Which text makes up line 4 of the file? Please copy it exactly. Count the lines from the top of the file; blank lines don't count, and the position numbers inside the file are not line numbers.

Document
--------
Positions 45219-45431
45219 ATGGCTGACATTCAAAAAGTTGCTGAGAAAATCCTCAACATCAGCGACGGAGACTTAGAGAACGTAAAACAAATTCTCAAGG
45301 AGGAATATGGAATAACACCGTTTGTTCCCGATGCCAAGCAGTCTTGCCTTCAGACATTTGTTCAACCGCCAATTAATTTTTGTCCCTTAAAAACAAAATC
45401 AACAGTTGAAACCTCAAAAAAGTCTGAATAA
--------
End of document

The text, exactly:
45401 AACAGTTGAAACCTCAAAAAAGTCTGAATAA